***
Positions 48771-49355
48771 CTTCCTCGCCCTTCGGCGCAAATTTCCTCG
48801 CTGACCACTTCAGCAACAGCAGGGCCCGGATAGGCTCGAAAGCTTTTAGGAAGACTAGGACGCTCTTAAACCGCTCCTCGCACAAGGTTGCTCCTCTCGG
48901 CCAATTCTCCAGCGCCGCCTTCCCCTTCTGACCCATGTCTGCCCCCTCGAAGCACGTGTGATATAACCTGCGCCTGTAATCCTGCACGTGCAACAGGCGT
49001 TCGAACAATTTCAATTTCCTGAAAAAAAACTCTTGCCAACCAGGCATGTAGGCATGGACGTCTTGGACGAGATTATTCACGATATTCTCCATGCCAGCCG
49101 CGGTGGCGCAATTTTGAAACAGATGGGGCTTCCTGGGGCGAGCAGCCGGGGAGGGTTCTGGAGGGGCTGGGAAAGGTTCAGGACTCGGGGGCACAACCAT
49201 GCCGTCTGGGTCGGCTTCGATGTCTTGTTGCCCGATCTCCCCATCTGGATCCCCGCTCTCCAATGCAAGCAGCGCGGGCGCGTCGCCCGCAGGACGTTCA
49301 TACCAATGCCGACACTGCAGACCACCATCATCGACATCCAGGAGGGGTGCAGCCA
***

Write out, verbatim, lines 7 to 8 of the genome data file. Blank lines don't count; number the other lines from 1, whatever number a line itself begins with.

49201 GCCGTCTGGGTCGGCTTCGATGTCTTGTTGCCCGATCTCCCCATCTGGATCCCCGCTCTCCAATGCAAGCAGCGCGGGCGCGTCGCCCGCAGGACGTTCA
49301 TACCAATGCCGACACTGCAGACCACCATCATCGACATCCAGGAGGGGTGCAGCCA